Cutler Anderson Architects have remained one of my all time favorite architects since 2007. They are a small Pacific Northwest firm of 15 that I fell in love with their use of material and custom design of steel and timber connections. When asked about my favorite architects this is my top firm. There is something about the truth in material and the contemporary feel combined with rough-around-the-edges textures that make me wish I was a sponge on the desk of James Cutler and Bruce Anderson soaking up their knowledge and creativity.
I have recently discovered their latest book release, Searching for True: Cutler Anderson Architects, which, I am lusting over and price watching on Amazon.com. A new book always drives me to the website to see if there are new projects that I have not seen.
Sitting at my marble stand it occurred to me that I might look at the architecture in a different light. I visit their website often, but this time I decided to look specifically for their use of stone. I now possess a great appreciation of stone as a building material. The only rational reason I can come up with as to why I had never noticed the stone in their projects before is possibly because as an architecture student one mainly focuses on the attributes of steel, wood and concrete.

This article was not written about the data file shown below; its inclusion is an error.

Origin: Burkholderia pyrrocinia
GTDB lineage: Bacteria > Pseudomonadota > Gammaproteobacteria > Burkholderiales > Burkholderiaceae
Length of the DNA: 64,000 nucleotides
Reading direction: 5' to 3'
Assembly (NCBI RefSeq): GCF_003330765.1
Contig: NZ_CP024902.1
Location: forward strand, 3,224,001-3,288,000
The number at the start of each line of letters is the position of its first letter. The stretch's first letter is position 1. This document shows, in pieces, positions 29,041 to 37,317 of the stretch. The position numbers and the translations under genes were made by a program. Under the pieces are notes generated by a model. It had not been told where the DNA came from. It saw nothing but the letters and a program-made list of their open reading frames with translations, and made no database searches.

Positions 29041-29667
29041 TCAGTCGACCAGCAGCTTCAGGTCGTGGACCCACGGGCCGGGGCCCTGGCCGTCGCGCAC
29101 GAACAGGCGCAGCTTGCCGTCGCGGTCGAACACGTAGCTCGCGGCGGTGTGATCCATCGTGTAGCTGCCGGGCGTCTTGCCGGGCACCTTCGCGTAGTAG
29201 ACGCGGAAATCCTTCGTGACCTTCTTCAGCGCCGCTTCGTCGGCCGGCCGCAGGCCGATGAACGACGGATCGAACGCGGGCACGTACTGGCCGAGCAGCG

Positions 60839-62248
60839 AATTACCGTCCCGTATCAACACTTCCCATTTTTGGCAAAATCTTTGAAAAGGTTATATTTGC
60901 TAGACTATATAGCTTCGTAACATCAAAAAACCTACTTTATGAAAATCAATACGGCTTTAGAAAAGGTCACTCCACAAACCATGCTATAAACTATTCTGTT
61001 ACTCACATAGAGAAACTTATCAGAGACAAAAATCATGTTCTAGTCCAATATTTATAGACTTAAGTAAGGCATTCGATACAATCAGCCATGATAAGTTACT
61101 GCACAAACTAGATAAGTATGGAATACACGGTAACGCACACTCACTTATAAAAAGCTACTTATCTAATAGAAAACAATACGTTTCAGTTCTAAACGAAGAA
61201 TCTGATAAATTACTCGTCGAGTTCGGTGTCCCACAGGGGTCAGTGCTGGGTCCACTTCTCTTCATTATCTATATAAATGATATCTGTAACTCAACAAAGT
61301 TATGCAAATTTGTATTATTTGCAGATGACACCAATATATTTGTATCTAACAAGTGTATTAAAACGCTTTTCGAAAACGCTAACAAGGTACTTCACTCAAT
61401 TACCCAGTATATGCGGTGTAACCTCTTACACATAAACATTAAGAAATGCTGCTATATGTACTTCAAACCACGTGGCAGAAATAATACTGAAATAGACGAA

I am astounded to see all of the stone that I had previously overlooked on my search for the next cool steel bracket. Names of specific stones even pop out at me as I look at some of the images in hopes that they would never ever use a cultured stone, and, with a little help from Beth, I recognized a few. Upon asking Beth if she thought it was stone or concrete veneer (praying that she would say real stone because anything else would wreck the entire architects’ entire image in my head) she agreed that it was natural stone. I now have even more of an appreciation for Cutler Anderson Architects as they seem to align with all of my ever-changing architectural passions.